tracking augmented reality

Presenting Augmented Reality at MEIC5


We presented our 3-month research & prototyping project in augmented reality for mobile at the Mobile Experience and Innovation Center event on Thursday, November 26, to a very receptive, mobile-aware crowd.

In short, our R&P project, partially supported by MEIC, aim to develop a toolkit for making augmented reality applications on mobile platforms. Half of the project was doing an industry survey of the state of AR (who’s doing what in regards to AR on mobile phones) and another half was dedicated to coding and development. We worked with a very bright intern from Ryerson University, Michael Lawrie, on the development end.

Even though AR has been gathering a steady stream of attention from the online advertisers and other media in the past two years, once we looked into it, we found that the development for both web-based and mobile phone applications are still quite difficult and resources are limited. The open source library, ARToolKit and its Flash ported (FLARToolKit) version have helped to push the development on the web end, but projects in the mobile space are, relatively speaking, rather sparse.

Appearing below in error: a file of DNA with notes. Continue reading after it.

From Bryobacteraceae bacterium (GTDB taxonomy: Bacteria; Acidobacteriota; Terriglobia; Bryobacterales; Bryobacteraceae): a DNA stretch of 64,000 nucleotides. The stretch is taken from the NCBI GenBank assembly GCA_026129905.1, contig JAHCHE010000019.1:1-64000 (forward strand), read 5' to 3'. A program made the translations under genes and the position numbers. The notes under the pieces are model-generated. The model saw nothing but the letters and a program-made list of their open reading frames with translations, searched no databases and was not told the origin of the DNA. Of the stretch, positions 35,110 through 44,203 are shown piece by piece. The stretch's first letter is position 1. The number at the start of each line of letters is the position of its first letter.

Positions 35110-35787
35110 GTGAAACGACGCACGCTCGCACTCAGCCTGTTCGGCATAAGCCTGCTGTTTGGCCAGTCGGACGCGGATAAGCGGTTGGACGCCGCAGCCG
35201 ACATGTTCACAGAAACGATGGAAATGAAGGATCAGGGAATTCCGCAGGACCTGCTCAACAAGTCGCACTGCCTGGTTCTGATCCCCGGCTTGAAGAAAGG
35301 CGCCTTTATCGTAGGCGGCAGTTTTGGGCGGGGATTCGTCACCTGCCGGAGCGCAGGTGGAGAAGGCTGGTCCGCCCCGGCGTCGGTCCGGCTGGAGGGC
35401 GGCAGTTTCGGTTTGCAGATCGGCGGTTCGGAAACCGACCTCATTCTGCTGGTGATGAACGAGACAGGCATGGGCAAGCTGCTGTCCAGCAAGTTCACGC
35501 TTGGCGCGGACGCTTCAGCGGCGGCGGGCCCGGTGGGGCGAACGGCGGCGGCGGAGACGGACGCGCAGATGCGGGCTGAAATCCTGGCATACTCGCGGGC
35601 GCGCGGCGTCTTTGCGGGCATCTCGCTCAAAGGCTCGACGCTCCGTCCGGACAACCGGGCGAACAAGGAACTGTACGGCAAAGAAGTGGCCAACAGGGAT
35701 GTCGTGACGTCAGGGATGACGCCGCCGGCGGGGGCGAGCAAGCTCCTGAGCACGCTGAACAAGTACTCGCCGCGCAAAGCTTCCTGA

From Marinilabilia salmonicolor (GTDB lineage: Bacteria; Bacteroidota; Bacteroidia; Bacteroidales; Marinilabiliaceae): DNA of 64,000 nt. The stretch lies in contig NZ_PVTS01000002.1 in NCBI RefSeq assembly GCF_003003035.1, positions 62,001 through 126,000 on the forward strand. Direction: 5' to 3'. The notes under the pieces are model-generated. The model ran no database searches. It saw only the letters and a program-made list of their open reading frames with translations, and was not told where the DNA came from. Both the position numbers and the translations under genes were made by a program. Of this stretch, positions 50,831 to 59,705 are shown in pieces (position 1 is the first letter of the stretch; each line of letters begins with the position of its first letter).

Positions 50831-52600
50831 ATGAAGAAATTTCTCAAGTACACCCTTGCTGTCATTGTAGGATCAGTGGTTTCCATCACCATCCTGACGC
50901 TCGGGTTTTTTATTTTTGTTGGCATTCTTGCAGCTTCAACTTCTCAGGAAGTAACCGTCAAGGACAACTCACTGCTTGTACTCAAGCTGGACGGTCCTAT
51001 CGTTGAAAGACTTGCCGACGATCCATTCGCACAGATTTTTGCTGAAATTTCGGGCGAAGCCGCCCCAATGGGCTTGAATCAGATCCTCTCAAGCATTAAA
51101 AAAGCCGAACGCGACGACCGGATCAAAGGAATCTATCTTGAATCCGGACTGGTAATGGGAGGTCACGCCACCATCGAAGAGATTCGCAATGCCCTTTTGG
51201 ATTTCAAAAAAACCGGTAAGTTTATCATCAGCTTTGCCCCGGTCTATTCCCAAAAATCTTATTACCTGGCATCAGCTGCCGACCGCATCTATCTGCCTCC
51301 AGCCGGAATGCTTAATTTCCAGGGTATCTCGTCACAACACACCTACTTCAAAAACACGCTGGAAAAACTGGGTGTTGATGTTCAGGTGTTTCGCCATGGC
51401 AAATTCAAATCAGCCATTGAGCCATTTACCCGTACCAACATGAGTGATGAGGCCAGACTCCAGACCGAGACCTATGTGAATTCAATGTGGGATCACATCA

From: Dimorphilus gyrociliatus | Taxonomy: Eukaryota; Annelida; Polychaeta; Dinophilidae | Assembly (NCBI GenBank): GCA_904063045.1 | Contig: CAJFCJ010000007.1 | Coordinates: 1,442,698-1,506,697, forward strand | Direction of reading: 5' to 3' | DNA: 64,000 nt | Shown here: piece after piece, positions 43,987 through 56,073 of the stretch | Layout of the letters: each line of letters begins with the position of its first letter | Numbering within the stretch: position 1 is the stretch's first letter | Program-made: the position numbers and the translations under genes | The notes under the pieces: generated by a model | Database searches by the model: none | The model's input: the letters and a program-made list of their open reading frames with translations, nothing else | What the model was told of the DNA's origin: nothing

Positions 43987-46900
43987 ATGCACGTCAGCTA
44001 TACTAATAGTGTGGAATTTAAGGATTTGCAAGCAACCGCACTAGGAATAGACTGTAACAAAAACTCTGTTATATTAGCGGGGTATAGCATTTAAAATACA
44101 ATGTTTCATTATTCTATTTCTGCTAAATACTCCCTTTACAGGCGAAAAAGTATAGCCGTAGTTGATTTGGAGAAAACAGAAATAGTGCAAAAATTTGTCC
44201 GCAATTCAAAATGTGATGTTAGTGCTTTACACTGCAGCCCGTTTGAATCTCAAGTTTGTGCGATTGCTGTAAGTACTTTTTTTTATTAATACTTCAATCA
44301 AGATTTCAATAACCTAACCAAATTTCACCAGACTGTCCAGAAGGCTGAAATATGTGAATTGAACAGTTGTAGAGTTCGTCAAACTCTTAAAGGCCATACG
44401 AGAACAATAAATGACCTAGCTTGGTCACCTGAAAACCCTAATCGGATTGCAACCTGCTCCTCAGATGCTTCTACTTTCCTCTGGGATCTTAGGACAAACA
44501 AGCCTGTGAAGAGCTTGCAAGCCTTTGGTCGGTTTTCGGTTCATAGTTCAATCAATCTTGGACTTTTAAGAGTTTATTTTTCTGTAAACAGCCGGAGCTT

In particular, we were interested in making an AR application that overlay virtual objects onto public spaces (at specific locations) – this would have required the usage of both image recognition and location based services. Developing an AR apps with LBS is already available with the iPhone SDK and other platforms (and several apps have been launched in the past months), doing image recognition on the mobile phone, however, is not. We spent the past month developing some tools that would allow us to do image recognition on the iPhone, and while we are very aware of examples and demos that various companies have put on YouTube, we have yet to see a compelling working application.

At MEIC5, we presented our overview on the state of AR in mobile platforms, its highlights and pitfalls, and showed the progress of our own development. Unfortunately there was no video recording. We’ve made our slides available, but embedded video clips from the slides are not supported by slideshare.

Here’s Mark at MEIC5:
Mark presenting @ #MEIC5

Our slideshare deck:

Demo videos of the split-screen iPhone apps doing marker detection:

Our prototype testing for doing AR on the iPhone using NYARToolKit to detect a marker

Our prototype testing for doing AR on the iPhone using OpenCV to detect a marker

Thanks, MEIC!

December 3rd, 2009

Posted in Notes

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